want their data encrypted. This is a five line shell script that
means you're still running OpenBSD, not bizarro almost but not really
OpenBSD.


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Re: Boot network for remote unlock of fde

Giancarlo Razzolini-3
Em 05-03-2014 18:22, Ted Unangst escreveu:
> On Wed, Mar 05, 2014 at 17:48, Giancarlo Razzolini wrote:
>>     Thank you for your reply. I am tending for the generic solution for
>> unlocking it via network. Not using console nor any hardware assist. On
>> linux, using initramfs + busybox + dropbear + some other hacks, it works
>> quite well and secure, since you unlock it through ssh.
> That sounds like something less than full disk encryption.
Yes, the boot section must be unencrypted unless you use an external
device (ie. pendrive, usb disk) to boot it. But this is not generic and
not very useful.

> I'd just do what you had to do before boot supported encryption. Put
> /home or wherever your data is in softraid, mark it 0 0 in fstab, and
> then after you boot, login and bioctl/mount it manually.
>
> I think FDE is useful on a notebook/desktop where you may reboot
> somewhat frequently, but always have console access. It's easier and
> it spares me from typing my password half way through the boot sequence.
>
> On a server, this is only making things harder for no additional
> security. You don't know when initramfs sshd actually starts, so you're
> going to what, ping it until you get an answer? Protect the things that
> are important, leave the rest alone.
I put a lot of intelligence on the configuration of the services that
the machine run, and I prefer to have /etc and everything else
encrypted. If not, I would have to move lots of configuration files to
the encrypted partition, not to mention that it would very error prone.
Servers generally have more sensitive data, so full disk encryption make
perfectly sense. I don't want one of my servers to be physically stolen
and to worry if I didn't leaved anything behind laying in the
unencrypted root partition.
>
> The only advice would be to start fewer daemons in rc. Just start
> sshd. Then start mail or web server or whatever later, assuming you
> want their data encrypted. This is a five line shell script that
> means you're still running OpenBSD, not bizarro almost but not really
> OpenBSD.
>
>
I want logs encrypted. They contain lots of information that could be
used on an attack. Just to mention user names, if I leave sshd unencrypted.

One byproduct of such design would be the possibility of redirecting the
console to the ssh connection. I know this is deranging from the initial
idea, but make perfect sense. Anyway, I noted your concerns on this.
Now, anyone have any design idea for implementing this?

Cheers,

--
Giancarlo Razzolini
GPG: 4096R/77B981BC

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Re: Boot network for remote unlock of fde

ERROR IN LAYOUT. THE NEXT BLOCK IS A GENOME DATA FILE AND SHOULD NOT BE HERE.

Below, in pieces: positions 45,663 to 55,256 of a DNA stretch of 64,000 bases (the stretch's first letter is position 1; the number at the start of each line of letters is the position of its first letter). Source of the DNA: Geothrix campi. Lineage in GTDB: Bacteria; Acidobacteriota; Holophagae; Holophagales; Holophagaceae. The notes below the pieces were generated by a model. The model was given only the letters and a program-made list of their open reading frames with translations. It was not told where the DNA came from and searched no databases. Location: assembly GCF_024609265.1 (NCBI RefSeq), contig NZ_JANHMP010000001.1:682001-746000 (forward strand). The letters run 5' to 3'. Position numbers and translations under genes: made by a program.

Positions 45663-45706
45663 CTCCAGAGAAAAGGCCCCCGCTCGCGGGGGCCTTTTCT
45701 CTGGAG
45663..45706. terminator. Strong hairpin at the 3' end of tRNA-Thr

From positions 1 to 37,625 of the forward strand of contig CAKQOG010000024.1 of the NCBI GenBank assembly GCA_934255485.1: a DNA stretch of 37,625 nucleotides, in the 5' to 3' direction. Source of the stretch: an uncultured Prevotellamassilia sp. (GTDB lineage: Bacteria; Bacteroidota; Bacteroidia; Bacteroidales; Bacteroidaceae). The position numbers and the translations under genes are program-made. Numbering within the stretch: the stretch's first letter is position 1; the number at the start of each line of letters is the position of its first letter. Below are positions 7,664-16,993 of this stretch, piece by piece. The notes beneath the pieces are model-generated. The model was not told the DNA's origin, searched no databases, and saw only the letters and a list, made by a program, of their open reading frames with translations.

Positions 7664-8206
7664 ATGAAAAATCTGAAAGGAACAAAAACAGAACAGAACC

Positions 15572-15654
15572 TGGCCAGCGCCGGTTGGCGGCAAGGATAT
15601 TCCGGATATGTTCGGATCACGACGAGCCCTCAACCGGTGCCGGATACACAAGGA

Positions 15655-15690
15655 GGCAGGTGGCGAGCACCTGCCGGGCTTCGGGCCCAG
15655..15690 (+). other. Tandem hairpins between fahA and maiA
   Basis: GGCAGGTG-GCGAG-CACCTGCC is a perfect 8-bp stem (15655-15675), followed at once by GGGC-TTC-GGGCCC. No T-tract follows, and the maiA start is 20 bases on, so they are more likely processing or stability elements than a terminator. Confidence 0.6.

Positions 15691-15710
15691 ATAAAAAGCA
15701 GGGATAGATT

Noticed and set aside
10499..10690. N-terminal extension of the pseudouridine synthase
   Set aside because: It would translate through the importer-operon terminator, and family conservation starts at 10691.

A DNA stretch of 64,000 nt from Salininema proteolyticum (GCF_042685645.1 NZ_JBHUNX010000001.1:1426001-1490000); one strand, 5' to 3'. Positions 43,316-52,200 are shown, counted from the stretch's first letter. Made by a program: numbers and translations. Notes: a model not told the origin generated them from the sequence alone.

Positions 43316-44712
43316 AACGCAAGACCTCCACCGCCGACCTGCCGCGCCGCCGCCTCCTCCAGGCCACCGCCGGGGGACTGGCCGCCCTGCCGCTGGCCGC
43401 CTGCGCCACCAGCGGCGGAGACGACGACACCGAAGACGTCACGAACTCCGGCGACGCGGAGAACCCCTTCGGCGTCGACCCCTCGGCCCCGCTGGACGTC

Paul de Weerd
On Wed, Mar 05, 2014 at 06:36:55PM -0300, Giancarlo Razzolini wrote:
| One byproduct of such design would be the possibility of redirecting the
| console to the ssh connection. I know this is deranging from the initial
| idea, but make perfect sense. Anyway, I noted your concerns on this.
| Now, anyone have any design idea for implementing this?

Your SSH key will always be readable.  Either you have a readable SSH
host key in the initramfs or the one on disk is readable.  With your
ssh host key compromised, your disk encryption means nothing.

I have one machine in a datacenter with FDE.  Well, almost Full: I
added a very small sd0a partition with an /etc/boot.conf that sets
console output to the serial port.  Then I have secure access to the
console via another machine where I have ssh access.

Of course, if that other machine ever gets compromised, my FDE
password is equally compromised.

There's one other downside to the small sd0a as of somewhere between
5.4 and 5.5: I now have an /etc/random.seed there too that I need to
remember to update after a reboot (I've got an @reboot cron to remind
me though).

Paul 'WEiRD' de Weerd

--
>++++++++[<++++++++++>-]<+++++++.>+++[<------>-]<.>+++[<+
+++++++++++>-]<.>++[<------------>-]<+.--------------.[-]
                 http://www.weirdnet.nl/                 

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Re: Boot network for remote unlock of fde

Chris Cappuccio
In reply to this post by Giancarlo Razzolini-3
Giancarlo Razzolini [[hidden email]] wrote:
>
> One byproduct of such design would be the possibility of redirecting the
> console to the ssh connection. I know this is deranging from the initial
> idea, but make perfect sense. Anyway, I noted your concerns on this.
> Now, anyone have any design idea for implementing this?
>

Personally I think this sort-of soft-IPMI is a pretty cool idea and I found
Matthieu's reply enlightening as well.

Apparently Linux has made some progress beyond pivot_root and there are